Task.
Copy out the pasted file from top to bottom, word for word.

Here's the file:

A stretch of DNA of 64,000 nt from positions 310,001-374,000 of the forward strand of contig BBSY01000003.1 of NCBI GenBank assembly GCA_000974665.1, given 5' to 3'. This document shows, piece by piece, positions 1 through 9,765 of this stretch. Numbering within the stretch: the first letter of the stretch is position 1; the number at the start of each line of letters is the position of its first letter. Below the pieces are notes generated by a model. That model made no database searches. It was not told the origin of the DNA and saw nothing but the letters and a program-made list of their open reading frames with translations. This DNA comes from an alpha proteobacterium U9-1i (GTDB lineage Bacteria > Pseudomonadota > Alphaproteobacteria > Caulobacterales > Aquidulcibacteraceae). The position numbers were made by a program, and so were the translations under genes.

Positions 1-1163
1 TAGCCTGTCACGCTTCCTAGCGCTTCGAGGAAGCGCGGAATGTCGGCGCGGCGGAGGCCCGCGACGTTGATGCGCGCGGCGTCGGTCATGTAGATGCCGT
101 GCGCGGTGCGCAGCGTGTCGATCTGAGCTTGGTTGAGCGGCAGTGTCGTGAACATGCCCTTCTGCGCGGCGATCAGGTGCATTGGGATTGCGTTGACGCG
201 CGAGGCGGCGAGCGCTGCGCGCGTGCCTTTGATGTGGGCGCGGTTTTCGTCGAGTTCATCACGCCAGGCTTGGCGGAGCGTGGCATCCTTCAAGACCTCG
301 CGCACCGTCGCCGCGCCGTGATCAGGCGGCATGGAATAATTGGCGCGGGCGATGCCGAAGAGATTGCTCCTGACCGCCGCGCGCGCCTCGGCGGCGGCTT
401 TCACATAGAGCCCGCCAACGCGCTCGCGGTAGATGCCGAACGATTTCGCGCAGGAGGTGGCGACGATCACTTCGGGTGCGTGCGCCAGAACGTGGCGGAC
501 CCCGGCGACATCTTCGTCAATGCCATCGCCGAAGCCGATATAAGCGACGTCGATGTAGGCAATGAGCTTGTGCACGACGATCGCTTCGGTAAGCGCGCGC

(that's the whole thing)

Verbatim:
A stretch of DNA of 64,000 nt from positions 310,001-374,000 of the forward strand of contig BBSY01000003.1 of NCBI GenBank assembly GCA_000974665.1, given 5' to 3'. This document shows, piece by piece, positions 1 through 9,765 of this stretch. Numbering within the stretch: the first letter of the stretch is position 1; the number at the start of each line of letters is the position of its first letter. Below the pieces are notes generated by a model. That model made no database searches. It was not told the origin of the DNA and saw nothing but the letters and a program-made list of their open reading frames with translations. This DNA comes from an alpha proteobacterium U9-1i (GTDB lineage Bacteria > Pseudomonadota > Alphaproteobacteria > Caulobacterales > Aquidulcibacteraceae). The position numbers were made by a program, and so were the translations under genes.

Positions 1-1163
1 TAGCCTGTCACGCTTCCTAGCGCTTCGAGGAAGCGCGGAATGTCGGCGCGGCGGAGGCCCGCGACGTTGATGCGCGCGGCGTCGGTCATGTAGATGCCGT
101 GCGCGGTGCGCAGCGTGTCGATCTGAGCTTGGTTGAGCGGCAGTGTCGTGAACATGCCCTTCTGCGCGGCGATCAGGTGCATTGGGATTGCGTTGACGCG
201 CGAGGCGGCGAGCGCTGCGCGCGTGCCTTTGATGTGGGCGCGGTTTTCGTCGAGTTCATCACGCCAGGCTTGGCGGAGCGTGGCATCCTTCAAGACCTCG
301 CGCACCGTCGCCGCGCCGTGATCAGGCGGCATGGAATAATTGGCGCGGGCGATGCCGAAGAGATTGCTCCTGACCGCCGCGCGCGCCTCGGCGGCGGCTT
401 TCACATAGAGCCCGCCAACGCGCTCGCGGTAGATGCCGAACGATTTCGCGCAGGAGGTGGCGACGATCACTTCGGGTGCGTGCGCCAGAACGTGGCGGAC
501 CCCGGCGACATCTTCGTCAATGCCATCGCCGAAGCCGATATAAGCGACGTCGATGTAGGCAATGAGCTTGTGCACGACGATCGCTTCGGTAAGCGCGCGC